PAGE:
And by the way, most of these working individuals are women. They’re heading families. They’re working every day. And they just need a little bit of help.

And the program is right there. It’s right within our grasp to take. It’s right there!

Three independent studies have said, “It is OK to do, Pennsylvania.” Over half the states in the nation have said, We’re going to take this program, we’re going to put it in place in our state, we’re going to make it work for our citizens.

And quite frankly it doesn’t just help those who don’t have insurance, it helps everyone, including those of us who have insurance, because it has the opportunity to lower our own personal rates, because everyone else is covered.

Right there in front of us. It’s like this glass of water. You’re thirsty — it’s right there in front of us.

It’s paid for. The water’s in the glass. The glass is sitting right there. It’s right there in front of us, but someone is pulling it away from us, not allowing us to have it.

The health insurance is there. The coverage is in place. Help is available for those who need the insurance.

But we keep getting stall tactics, day in and day out, from the front office, about why this cannot be done.

We got some smart people in Pennsylvania. Smart enough to know that if 25 other states could do it, surely we could do the same thing.

What do parents want?

15 Apr

Daycare photo #1

Seeing this sign in North Philadelphia reminded me that poor parents want the same thing as richer parents: To know that their children are safe while they are away from them.

After all, isn’t this web cam more or less the same thing as a nanny cam? The difference in this case is that the employees know that the parents may be watching.

Daycare photo #2Of course, monitoring is a fairly crude way to try to ensure high-quality care (and potentially prone to backfiring). The more sophisticated ways tend to require investments of time, money, professional development, and so on.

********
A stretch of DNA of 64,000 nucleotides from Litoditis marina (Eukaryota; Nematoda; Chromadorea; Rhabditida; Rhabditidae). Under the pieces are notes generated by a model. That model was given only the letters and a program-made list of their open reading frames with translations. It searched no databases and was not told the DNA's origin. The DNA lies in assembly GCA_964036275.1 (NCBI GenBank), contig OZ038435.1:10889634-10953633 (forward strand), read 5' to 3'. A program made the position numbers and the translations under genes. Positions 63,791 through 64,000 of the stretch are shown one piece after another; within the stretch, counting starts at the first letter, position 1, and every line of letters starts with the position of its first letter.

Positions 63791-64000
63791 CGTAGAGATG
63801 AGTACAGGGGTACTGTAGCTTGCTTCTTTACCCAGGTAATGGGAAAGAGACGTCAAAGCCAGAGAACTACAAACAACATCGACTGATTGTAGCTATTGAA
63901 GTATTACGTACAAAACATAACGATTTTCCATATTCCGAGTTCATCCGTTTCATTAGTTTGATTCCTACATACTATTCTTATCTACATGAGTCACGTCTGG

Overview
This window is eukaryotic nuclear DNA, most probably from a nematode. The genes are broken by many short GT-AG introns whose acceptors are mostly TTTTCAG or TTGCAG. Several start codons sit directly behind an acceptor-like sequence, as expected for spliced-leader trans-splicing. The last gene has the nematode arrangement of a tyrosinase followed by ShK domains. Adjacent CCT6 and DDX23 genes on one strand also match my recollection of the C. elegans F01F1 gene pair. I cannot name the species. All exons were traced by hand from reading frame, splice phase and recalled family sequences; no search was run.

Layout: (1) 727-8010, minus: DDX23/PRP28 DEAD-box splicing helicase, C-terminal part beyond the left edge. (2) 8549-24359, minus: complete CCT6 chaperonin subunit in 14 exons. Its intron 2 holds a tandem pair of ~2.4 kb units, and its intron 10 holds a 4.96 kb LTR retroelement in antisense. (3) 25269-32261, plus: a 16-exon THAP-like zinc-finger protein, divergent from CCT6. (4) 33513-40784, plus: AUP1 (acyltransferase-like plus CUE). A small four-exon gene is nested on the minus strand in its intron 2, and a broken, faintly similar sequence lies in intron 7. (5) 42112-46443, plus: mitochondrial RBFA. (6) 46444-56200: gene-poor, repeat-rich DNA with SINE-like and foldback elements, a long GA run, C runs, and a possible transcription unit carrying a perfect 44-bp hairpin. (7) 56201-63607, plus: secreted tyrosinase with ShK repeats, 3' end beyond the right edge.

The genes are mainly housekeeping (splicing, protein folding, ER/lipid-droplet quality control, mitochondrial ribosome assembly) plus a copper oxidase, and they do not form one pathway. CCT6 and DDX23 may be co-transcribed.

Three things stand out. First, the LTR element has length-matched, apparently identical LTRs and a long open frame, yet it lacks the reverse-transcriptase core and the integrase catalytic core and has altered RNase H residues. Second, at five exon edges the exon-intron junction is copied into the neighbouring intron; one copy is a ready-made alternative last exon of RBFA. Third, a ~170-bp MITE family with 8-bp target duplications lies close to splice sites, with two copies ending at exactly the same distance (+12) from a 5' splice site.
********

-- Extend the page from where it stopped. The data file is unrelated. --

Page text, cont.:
Which brings me to an interesting development on the horizon. The World Class Greater Philadelphia initiative recently announced a major new effort in Philadelphia to develop an assessment of kindergarten readiness. The effort is funded via a $200,000 Robert Wood Johnson Foundation grant to the United Way.

From the announcement (emphasis is mine):

[H]igh-quality preschool education is the exception, not the rule, in Greater Philadelphia. In a region with 250,000 children under five, only 11 percent of registered childcare providers earned a Keystone STARS 3 or 4 rating [in Pennsylvania’s voluntary child-care rating system], generally considered to be the standard of “high quality.”

[…] Getting standardized kindergarten readiness assessments in place could have a particularly strong impact in the low-income communities where quality preschool education is needed most, empowering parents to “vote with their feet” and demand high-quality early learning options.

My bias is that poor families don’t really need help demanding high-quality early learning options. They already want them. Rather, they may need help discerning which of the options open to them is the best.*

But that’s a quibble. All in all, I was glad to hear about the RWJ grant and hope that the project comes to fruition as anticipated.

*Of course, it would also be nice if the childcare subsidies that poor families are eligible for were better tied to quality of care. But that’s a topic for another post.